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The share market’s three-session win streak faces an early test after US stocks edged higher ahead of the Thanksgiving holiday.

Australian index futures eased 10 points or more than 0.1 per cent to 6785 as Wall Street battled to extend this month’s run of record closes.

Positive signs on trade negotiations proved just enough to offset position-squaring ahead of tomorrow night’s US market holiday and Friday’s abbreviated session. The S&P 500 edged up seven points or 0.22 per cent to a new closing high. The Dow secured a gain of 55 points or 0.2 per cent and the Nasdaq 15 points or 0.18 per cent.

The outlook for a trade deal continued to set the market tone. China’s Commerce Ministry said lead negotiators from both sides spoke by phone and reached a “consensus on how resolve related issues”. US President Donald Trump told reporters they were in the “final throes” of securing a deal.

Retail stocks outperformed ahead of Black Friday sales and the Christmas shopping season after Best Buy raised its earnings guidance. Shares in the electronics retailer surged 9.9 per cent as it smashed third-quarter earnings and revenue guidance and said it was excited about the holiday season. Amazon gained 1.3 per cent.

The rally in retailers came despite another wobble in consumer confidence. The Conference Board’s confidence index slipped to 12.5.5 this month from 126.1 last month. While the decline was the index’s fourth in a row, confidence levels remained well above long-term averages.

Disney provided much of the momentum on the Dow, rising 1.3 per cent on reports its streaming service is averaging almost a million new subscribers every day. The subscription service has exceeded expectations, gaining 10 million subscribers within a day of its launch.

Australian stocks closed at a one-week peak yesterday after a three-day rally as iron ore prices surged and the banks rebounded. The ASX 200 yesterday put on 56 points or 0.8 per cent.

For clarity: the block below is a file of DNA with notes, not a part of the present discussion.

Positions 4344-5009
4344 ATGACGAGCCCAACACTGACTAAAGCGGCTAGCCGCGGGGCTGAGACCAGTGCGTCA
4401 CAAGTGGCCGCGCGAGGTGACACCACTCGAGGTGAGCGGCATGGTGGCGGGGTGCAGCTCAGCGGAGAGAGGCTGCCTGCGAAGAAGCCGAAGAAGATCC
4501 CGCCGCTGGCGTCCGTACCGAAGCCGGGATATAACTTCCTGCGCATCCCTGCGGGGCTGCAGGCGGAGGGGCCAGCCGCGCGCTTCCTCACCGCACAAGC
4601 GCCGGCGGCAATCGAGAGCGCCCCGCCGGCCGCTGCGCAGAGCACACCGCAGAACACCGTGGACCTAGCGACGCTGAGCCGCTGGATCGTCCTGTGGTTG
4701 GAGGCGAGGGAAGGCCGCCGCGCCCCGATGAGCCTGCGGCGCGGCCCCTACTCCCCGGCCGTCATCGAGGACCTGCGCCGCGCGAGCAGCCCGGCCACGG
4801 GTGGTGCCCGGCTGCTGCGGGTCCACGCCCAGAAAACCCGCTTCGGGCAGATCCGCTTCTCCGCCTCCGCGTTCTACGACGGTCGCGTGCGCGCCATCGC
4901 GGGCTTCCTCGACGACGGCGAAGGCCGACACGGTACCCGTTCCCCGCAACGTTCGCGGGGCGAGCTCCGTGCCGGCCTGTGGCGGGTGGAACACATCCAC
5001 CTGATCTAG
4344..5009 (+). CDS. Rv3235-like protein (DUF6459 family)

The rally in iron ore stuttered, a ten-day winning run for the spot price at Tianjin ending with a fall of $1.75 or 1.9 per cent yesterday to $US88.70 a dry ton. BHP’s US-listed stock gained 0.21 per cent after its UK-listed stock put on 0.8 per cent. Rio Tinto added 0.37 per cent in the US and 0.81 per cent in the UK.

Oil secured its fourth gain in five sessions on optimism a trade deal will lift demand. Brent crude settled 62 cents or 0.9 per cent ahead at $US64.27 a barrel.

Industrial metals also caught an updraft from trade hopes. Benchmark copper on the London Metal Exchange rose 1 per cent, aluminium 1 per cent, lead 0.4 per cent, nickel 0.7 per cent and zinc 0.8 per cent. Tin declined 0.9 per cent.

Gold attracted a bid as it traded near recent support levels. Gold for December delivery settled $3.40 or 0.2 per cent higher at $US1,460.30 an ounce after finding support around the $US1,450 level.  

The dollar edged up more than a tenth of a cent to 67.85 US cents.

Looking ahead, quarterly construction figures are due at 1.30 am EST. Wall Street has a deluge of economic data due tonight ahead of the Thanksgiving break, including durable goods, preliminary GDP, personal spending and incomes, crude oil inventories and the Federal Reserve’s “beige book”.  

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